I think that videomaking in particular is a very practical thing and learning in college helps a lot because you get a period in life to zone out and just focus on practicing the craft. I’m not sure if teaching yourself would be what I would recommend. But I guess the plus side is that you only really learn what you need to know to do what you want to do and you don’t get too caught up in too many theoretical dilemmas. So everything you learn has direct practical applications and you know what value they have in the real world, beyond the marks.

 

What have been some of the challenges along the way?

 

Obviously the learning curve is steep and self-doubt creeps in a lot when you’re teaching yourself, but the doubt also helps to keep you awake and present. By not studying, you aren’t taught what mistakes to watch out for, so it can be frustrating to get to the end of a project and learn a really simple thing that could’ve made the project better. The plus side is that those lessons stick with you forever.

 

What characteristics of yours have helped to overcome these challenges?

 

I guess I thrive on pressure so I live off the challenge. But mostly, I have kept going by keeping people who are stronger where I am weaker close to me and this has helped a lot. Knowing when to take the leap and when to watch someone else jump first is very important. I also believe that my impulses are directing me towards something, and I really want to know what that something is, so I continue to on the journey out of pure curiosity, which is probably the most important characteristic of all – to stay curious.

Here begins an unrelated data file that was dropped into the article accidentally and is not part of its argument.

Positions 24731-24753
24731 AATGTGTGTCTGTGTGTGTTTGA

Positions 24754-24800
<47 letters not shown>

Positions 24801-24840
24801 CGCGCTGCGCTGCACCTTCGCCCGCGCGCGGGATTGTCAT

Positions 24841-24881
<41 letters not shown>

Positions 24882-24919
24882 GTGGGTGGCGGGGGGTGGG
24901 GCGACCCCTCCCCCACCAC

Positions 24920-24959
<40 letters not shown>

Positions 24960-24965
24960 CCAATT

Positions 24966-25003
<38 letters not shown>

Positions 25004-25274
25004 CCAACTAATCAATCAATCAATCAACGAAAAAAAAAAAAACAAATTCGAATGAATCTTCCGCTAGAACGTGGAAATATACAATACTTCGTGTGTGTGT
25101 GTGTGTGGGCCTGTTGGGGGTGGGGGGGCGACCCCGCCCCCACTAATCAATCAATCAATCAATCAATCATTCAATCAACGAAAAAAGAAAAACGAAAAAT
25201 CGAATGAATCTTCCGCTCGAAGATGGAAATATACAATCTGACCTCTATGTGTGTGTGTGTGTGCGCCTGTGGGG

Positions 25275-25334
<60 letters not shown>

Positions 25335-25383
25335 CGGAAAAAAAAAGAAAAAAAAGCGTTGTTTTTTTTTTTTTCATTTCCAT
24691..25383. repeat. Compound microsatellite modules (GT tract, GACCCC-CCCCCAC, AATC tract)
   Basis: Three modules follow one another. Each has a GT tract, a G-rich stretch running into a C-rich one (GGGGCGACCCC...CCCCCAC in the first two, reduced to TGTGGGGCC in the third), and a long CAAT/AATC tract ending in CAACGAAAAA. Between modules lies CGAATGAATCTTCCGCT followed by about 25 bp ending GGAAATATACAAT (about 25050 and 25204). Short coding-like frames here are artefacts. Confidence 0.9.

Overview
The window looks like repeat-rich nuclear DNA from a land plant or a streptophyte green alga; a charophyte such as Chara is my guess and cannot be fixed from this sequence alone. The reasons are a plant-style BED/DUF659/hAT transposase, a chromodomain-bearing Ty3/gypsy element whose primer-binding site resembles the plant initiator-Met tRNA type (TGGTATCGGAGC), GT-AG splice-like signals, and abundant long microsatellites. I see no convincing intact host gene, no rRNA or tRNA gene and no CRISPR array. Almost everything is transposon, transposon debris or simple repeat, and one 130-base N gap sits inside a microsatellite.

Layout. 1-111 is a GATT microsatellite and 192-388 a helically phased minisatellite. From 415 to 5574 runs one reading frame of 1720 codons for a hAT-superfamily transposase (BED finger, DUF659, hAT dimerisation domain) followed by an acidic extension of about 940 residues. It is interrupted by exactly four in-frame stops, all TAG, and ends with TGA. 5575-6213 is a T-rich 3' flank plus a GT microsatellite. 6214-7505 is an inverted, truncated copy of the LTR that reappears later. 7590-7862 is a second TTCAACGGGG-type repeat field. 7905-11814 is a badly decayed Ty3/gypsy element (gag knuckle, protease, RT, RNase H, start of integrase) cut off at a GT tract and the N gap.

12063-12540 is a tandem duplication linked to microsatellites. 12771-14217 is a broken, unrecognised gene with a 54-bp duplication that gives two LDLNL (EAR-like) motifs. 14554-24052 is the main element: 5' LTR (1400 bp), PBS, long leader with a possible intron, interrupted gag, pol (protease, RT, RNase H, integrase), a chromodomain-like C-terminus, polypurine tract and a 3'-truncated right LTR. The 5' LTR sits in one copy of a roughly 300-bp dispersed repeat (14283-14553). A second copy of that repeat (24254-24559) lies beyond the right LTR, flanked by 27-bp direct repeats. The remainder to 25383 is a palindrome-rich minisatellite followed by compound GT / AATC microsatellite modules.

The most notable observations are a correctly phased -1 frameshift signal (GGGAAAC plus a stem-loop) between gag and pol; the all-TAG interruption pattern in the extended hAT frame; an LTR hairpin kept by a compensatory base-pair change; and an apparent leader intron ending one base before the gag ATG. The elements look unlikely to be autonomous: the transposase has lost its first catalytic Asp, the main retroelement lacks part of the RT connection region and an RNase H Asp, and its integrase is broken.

[youtube]https://www.youtube.com/watch?v=A0Wl1FJP9Dc[/youtube]

 

Zano Sithetho | Self-Taught Fashion Designer | Creative Director of Skorzch

 

Skorzch

 

When did you start designing and making clothes and when did you decide it was something you wanted to pursue?

 

I started designing back in 2008. I think between then and 2010 it was just a trial and error situation. I was trying to build something for myself but I wasn’t so sure it was going to work out well for me. It was only in May 2011 that I fully decided that this is what I want to do. I had just lost my job then so I had nothing else to do but pursue my career as a tailor.

 

How did you go about teaching yourself?

 

I used to watch a lot of YouTube videos. I bought a domestic sewing machine, learnt how to do a straight stitch. I also used to go down town Jozi, buy old well-tailored suits and tear them up to see how they were constructed inside then try and put them together again. When making a suit from the ground up I would try and implement the same system used.

 

What are some of the benefits that come with teaching yourself rather than going to college or university?

 

I guess you get the practical side of it firsthand before the theory. There’re a lot of short cuts involved. You learn the last things first and the first things last. You also learn how to run a brand as a fully functional business with all business aspects not just the creative side of it.

 

What have been some of the challenges along the way?

 

It’s really difficult to start anything that you’re passionate about but lack the knowledge thereof. So I struggle to get information about suits, how to make them and make them really well. I didn’t have the right equipment for quite a while because it was simply too expensive. I couldn’t get funding also.

 

What characteristics of yours have helped to overcome these challenges?

 

I’m quite ambitious, focused and I’m quite a dreamer. You have to work hard to build a brand.

 

SkorzchSkorzch

 

One Comment

  1. What a massively inspirational article. Thanks to the participants for sharing your pictures and stories.

    …This website rocks!